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Examples

  • She would have blown her fingers on her nose like an applewoman if she wanted to, he thought.

    The Years

  • To her, another lady, applewoman by trade, who had saved a fortune of ten thousand pounds and hidden it ‘here and there, in cracks and corners, behind bricks and under the flooring.’

    Our Mutual Friend

  • Back then I fall, eager no more, desiring only to go, find the street, mark the buildings, greet the applewoman, say to the maid who opens the door: A starry night.

    A Haunted House, and other short stories

  • He halted again and bought from the old applewoman two Banbury cakes for a penny and broke the brittle paste and threw its fragments down into the Liffey.

    Ulysses

  • Her Friend -- The truth is, she is always dressed like an applewoman.

    The French Immortals Series — Complete

  • I can only give you bits of things -- when, for instance, I ran away from my nurse, aged five, was picked up by an applewoman with a green umbrella who introduced me to three old ladies with black pipes and moustaches -- I was found in a coal cellar.

    The Wooden Horse

  • He halted again and bought from the old applewoman two Banbury cakes for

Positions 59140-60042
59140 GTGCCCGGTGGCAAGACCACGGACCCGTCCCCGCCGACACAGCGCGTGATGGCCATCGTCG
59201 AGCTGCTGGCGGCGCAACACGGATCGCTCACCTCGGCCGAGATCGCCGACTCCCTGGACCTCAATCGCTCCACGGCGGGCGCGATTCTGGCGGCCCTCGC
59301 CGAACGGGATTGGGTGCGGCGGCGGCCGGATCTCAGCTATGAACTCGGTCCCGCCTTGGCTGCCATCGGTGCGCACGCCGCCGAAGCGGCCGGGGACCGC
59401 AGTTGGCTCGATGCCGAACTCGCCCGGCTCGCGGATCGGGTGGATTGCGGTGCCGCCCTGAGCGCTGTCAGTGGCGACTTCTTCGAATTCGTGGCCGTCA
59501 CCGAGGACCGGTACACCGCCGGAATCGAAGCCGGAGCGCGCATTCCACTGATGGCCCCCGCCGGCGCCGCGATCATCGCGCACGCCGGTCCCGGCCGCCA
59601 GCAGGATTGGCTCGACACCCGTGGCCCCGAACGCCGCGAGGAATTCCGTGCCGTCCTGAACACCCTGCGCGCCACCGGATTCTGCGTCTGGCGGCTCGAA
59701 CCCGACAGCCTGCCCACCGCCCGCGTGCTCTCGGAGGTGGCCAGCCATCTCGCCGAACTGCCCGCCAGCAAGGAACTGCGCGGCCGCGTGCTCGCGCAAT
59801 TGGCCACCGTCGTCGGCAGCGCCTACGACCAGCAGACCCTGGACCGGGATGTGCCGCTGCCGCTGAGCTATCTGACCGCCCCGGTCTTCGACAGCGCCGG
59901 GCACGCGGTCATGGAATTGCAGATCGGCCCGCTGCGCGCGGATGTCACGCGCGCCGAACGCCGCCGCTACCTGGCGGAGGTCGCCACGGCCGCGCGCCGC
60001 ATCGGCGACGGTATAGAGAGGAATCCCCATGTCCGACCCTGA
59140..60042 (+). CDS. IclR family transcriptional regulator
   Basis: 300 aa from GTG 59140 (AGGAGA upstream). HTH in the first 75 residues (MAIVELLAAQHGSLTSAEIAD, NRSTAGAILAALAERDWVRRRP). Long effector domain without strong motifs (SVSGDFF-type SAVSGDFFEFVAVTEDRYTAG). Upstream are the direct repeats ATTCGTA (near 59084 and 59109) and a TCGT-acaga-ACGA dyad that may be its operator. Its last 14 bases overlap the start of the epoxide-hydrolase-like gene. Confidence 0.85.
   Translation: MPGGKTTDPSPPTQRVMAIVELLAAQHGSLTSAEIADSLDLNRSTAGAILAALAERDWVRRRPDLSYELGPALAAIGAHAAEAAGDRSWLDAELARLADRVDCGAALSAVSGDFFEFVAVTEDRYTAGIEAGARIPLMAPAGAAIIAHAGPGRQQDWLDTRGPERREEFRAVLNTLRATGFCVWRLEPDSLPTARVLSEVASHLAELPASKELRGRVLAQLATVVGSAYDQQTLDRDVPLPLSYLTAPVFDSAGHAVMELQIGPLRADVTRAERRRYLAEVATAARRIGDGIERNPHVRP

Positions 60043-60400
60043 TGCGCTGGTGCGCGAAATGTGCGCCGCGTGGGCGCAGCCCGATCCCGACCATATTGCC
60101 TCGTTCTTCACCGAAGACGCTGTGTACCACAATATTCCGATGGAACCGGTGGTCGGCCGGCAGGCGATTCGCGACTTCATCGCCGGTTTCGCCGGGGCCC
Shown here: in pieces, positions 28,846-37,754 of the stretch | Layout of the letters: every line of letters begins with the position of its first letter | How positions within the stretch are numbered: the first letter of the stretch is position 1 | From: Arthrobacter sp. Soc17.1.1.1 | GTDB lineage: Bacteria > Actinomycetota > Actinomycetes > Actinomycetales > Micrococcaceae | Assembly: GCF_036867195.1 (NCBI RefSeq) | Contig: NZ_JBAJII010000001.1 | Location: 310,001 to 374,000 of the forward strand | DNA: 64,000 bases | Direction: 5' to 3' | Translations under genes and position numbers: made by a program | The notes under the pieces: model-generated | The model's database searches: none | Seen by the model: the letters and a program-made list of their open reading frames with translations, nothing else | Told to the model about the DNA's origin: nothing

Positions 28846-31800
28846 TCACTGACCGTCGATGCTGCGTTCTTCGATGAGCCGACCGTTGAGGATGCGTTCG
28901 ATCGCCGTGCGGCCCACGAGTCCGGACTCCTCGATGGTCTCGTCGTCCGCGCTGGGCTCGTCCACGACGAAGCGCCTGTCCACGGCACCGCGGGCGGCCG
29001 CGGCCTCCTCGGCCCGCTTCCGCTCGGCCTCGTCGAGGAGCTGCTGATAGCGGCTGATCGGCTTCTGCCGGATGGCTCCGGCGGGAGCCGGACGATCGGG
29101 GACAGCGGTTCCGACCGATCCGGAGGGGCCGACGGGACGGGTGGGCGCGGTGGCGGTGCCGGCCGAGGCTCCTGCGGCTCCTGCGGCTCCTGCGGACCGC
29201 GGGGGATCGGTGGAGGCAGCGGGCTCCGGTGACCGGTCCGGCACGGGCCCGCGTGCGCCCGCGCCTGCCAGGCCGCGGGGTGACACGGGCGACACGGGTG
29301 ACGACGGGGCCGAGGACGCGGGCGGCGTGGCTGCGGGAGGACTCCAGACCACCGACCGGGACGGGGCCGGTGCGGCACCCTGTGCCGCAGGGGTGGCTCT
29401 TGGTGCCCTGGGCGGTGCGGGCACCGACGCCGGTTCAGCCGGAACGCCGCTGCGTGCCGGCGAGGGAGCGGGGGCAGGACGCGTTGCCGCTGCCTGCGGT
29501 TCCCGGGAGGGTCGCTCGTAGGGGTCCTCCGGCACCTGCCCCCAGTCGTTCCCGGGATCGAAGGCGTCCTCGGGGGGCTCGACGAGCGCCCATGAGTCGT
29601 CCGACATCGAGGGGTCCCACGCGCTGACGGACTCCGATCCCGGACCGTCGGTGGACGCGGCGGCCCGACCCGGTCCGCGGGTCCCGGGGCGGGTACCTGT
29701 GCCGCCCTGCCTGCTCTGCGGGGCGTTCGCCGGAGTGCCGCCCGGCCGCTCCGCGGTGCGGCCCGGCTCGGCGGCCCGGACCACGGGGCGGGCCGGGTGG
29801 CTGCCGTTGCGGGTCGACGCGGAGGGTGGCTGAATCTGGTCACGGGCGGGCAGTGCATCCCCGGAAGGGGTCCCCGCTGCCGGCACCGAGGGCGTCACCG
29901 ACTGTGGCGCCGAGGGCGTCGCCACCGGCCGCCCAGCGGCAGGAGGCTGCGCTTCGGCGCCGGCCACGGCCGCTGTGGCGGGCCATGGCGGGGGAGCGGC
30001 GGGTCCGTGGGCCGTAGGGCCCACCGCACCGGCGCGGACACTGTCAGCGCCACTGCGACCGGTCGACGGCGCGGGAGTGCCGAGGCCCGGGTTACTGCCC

Ulysses

  • Lesage commands -- the adventure ends, the stars resume their wonted courses, and the self-conscious Tinker-Quixote takes the road once more and passes on to other achievements: a mad preacher to succour, a priest to baffle, some tramp to pound into a jelly of humility, an applewoman to mystify, a horse-chaunter to swindle, a pugilist to study and help and portray.

    Views and Reviews Essays in appreciation

  • A penn'orth of crumb of bread, assisted on its laborious passage by a penn'orth of the rinsings of beer, left the natural philosopher a ha'penny for dessert at the stall of an applewoman, where he withstood an inclination toward the juicy fruit and chose nuts.

    Complete Project Gutenberg Works of George Meredith

  • And every one near was shrieking like the applewoman, "Hail, Caesar!" and it was only where the crowd was densest that a sharp whistle now and then rent the roar of acclamations.

    Complete Project Gutenberg Georg Ebers Works

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  • Source?

    July 3, 2009

  • Nor did the First Commissioner of Works deny the statement publicly made that a station ("kiosque" the wise call it), with all its charming concomitants of a ticket collector, a policeman, an applewoman, and a newsboy, is to be erected in the heart of that beautiful park, where now children play in peace and safety and those in search of rest and solitude ramble undisturbed.

    And why is this thing to be done? The truth is that the Albert Hall has been a financial fiasco, and the seatholders, amongst whom are some very influential persons, are making this last desperate effort to bring the public to their doors, within which, I am told, the entertainments in future are more likely to be of the Wild West of Hengler's Circus order than classical concerts.

    July 3, 2009